Thursday, September 29, 2011

Thursdays I spent with Nona Sophia, Panzanella

Italian salad: Panzanella (bread, salad, tomat...Italian salad: Panzanella (bread, salad, tomatoes) with extra fried haloumi. (Photo credit: Wikipedia)Abbondanza!

On Thursday, I would go to Nona Sophia’s apartment. Nona Sophia was beautiful. Even as she aged, she looked like she should be a model for an oil painting. Her eyes were maternal. I felt her affection when she looked at me and gave me her soft Mona Lisa smile. To Nona Sophia, the best way to show love was to cook delicious foods to tempt the appetites of her large family.

While the pots were bubbling and steaming, Nona would take out her art books, and we would sit at the kitchen table to talk about the paintings and the artists. Nona cherished art from all over the world, and all different time periods. But, the art of her beloved Tuscany brought tears to her eyes.

Nona Sophia could speak adequate English, but she preferred to talk to me in Italian. With hands that gesticulated broadly, and a round hip that kept me ever moving in the right direction, I soon learned passable kitchen Italian from Nona Sophia - and from her sons, I learned how to cuss an Italian blue streak, with appropriate hand gestures. Now, wouldn’t that make Snow Bird proud?

Nona Sophia’s table always had three elements no matter what we were eating for dinner: a bottle of red wine, a bottle of emerald green olive oil sent from Nona's cousin’s olive grove near Sienna, and a basket of freshly baked bread. If the basket had leftovers (rare) then Panzanella was on the menu the next day if it was summer and Papa al Pomodora, tomato and bread soup, if it was winter.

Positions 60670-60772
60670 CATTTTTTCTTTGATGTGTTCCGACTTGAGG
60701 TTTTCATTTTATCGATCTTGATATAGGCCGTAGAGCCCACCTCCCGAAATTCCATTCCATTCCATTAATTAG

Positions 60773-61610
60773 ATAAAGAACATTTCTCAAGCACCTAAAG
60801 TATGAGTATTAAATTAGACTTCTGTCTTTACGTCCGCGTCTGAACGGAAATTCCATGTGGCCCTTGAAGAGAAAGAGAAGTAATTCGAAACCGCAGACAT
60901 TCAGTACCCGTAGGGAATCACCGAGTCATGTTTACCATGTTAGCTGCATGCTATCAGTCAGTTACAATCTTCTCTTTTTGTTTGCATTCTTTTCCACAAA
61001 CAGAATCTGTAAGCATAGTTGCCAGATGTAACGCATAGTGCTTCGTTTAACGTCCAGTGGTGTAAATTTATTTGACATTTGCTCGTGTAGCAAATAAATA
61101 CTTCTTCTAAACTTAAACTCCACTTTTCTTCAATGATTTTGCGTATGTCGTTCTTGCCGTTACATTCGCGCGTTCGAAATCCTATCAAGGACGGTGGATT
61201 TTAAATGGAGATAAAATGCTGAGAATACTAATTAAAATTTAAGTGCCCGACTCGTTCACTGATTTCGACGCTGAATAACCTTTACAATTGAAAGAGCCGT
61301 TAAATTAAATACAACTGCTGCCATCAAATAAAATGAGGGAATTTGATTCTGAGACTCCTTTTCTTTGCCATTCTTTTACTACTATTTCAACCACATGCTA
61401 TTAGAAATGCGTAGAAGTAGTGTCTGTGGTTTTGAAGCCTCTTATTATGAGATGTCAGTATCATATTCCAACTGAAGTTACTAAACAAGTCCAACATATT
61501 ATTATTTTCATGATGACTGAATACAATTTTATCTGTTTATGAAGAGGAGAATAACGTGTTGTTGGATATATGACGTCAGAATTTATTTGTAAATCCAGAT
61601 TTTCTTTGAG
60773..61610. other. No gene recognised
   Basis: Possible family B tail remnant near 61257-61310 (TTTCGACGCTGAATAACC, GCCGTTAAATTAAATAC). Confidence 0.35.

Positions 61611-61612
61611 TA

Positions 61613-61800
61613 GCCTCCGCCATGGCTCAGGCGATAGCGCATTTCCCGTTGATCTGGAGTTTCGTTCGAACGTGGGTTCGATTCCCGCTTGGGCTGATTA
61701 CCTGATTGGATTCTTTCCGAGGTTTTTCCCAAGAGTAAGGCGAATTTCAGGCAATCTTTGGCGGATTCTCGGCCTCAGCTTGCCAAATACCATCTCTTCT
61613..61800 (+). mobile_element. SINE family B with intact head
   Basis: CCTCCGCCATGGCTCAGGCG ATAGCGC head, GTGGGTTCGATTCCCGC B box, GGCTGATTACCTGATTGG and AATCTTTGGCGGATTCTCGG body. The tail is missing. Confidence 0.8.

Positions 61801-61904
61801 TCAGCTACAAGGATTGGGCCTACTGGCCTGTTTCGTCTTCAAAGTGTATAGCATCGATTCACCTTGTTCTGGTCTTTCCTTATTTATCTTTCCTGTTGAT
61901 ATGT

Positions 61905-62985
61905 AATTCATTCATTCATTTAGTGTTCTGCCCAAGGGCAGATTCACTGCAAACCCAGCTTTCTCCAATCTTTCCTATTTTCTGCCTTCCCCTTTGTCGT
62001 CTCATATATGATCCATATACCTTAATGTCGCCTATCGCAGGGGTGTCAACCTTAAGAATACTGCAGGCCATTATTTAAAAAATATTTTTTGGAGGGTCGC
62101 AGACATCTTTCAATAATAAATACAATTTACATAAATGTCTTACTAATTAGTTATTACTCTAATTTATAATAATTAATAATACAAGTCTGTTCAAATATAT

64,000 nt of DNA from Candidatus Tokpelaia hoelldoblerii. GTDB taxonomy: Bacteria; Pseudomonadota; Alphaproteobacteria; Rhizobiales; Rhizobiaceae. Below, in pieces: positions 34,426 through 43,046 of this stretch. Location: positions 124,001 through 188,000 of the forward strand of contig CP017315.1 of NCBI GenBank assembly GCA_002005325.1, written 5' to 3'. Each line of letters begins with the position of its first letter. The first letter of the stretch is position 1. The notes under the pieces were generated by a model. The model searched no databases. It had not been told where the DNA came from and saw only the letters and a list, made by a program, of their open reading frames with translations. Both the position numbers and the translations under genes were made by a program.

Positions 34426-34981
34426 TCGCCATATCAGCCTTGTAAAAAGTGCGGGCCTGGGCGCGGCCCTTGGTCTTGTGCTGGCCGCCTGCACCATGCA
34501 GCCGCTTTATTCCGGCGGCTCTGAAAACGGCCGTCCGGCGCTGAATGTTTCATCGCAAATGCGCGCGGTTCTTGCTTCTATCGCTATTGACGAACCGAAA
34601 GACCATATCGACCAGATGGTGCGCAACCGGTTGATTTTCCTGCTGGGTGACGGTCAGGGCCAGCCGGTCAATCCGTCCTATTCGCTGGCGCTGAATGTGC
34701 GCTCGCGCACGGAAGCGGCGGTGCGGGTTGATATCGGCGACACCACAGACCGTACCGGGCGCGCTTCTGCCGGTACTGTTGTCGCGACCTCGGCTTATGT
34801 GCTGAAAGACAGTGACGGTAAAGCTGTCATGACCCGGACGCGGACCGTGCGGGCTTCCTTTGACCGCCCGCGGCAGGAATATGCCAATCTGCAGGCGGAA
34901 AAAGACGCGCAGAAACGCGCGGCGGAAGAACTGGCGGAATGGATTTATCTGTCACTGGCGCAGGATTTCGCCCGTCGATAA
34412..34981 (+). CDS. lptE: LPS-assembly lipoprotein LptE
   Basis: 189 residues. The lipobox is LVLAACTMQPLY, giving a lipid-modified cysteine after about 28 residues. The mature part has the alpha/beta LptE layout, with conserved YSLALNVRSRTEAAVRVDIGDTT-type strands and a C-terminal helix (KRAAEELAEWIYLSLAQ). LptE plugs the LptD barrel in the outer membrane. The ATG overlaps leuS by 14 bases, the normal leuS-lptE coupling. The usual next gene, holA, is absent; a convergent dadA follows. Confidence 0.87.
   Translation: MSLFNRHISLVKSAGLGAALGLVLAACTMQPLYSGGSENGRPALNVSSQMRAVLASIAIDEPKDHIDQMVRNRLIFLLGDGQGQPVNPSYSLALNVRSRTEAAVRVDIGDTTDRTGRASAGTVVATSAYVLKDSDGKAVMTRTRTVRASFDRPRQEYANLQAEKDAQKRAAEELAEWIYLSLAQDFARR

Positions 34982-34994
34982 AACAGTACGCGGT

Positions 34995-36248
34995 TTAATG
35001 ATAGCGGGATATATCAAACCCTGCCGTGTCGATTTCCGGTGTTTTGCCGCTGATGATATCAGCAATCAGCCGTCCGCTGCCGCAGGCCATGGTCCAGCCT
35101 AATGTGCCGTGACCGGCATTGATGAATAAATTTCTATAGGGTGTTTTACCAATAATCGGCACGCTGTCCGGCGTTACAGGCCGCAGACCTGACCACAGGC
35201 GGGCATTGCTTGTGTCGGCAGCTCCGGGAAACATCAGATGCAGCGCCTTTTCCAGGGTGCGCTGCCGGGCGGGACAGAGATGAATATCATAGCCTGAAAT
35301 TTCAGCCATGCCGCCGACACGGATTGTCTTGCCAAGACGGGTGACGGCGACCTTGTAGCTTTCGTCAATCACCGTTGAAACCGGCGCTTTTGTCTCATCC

Cherry tomato on vine.Cherry tomato on vine. (Photo credit: Wikipedia)
2 large ripe tomatoes, cut into bite-size pieces (or 4 roma)
1 small cucumber, peeled and diced (I cut my cucumber length ways and use a spoon to
   scoop out the seeds. It takes a second and makes a much prettier and less gloppy salad.
1 bunch scallions, thinly sliced
1 clove garlic, finely minced
1 cup fresh basil leaves, roll these up together then cut into thin ribbons
1/2 cup extra-virgin olive oil
3 tablespoons balsamic vinegar
salt and freshly ground black pepper, to taste
1 cup drained roasted red pepper (optional)
¼ c pitted kalamata olives
8 slices thick stale country style Italian bread, torn into bite-size pieces

Prepare the vegetables then drizzle with the olive oil and vinegar, season with salt and pepper and toss well. Taste! That's my favorite part.
Place half of the bread in a wide, salad bowl. Spoon half of the vegetables over the bread. Layer the remaining bread on top and then the remaining vegetables. Make sure to pour off all of the luscious juices. (If your bread was really stale you can sprinkle it with water and let it set then squeeze it out and use it as described above) Cover and refrigerate. This needs time to chill and let the flavors develop, so at least an hour. Before serving, toss and taste. It might need more salt or pepper. If the bread still seems a little dry add a little olive oil and vinegar.

To make this into a one bowl quick meal, add a protein at the last minute. Feta, mozzarrella, diced deli meats all work well.
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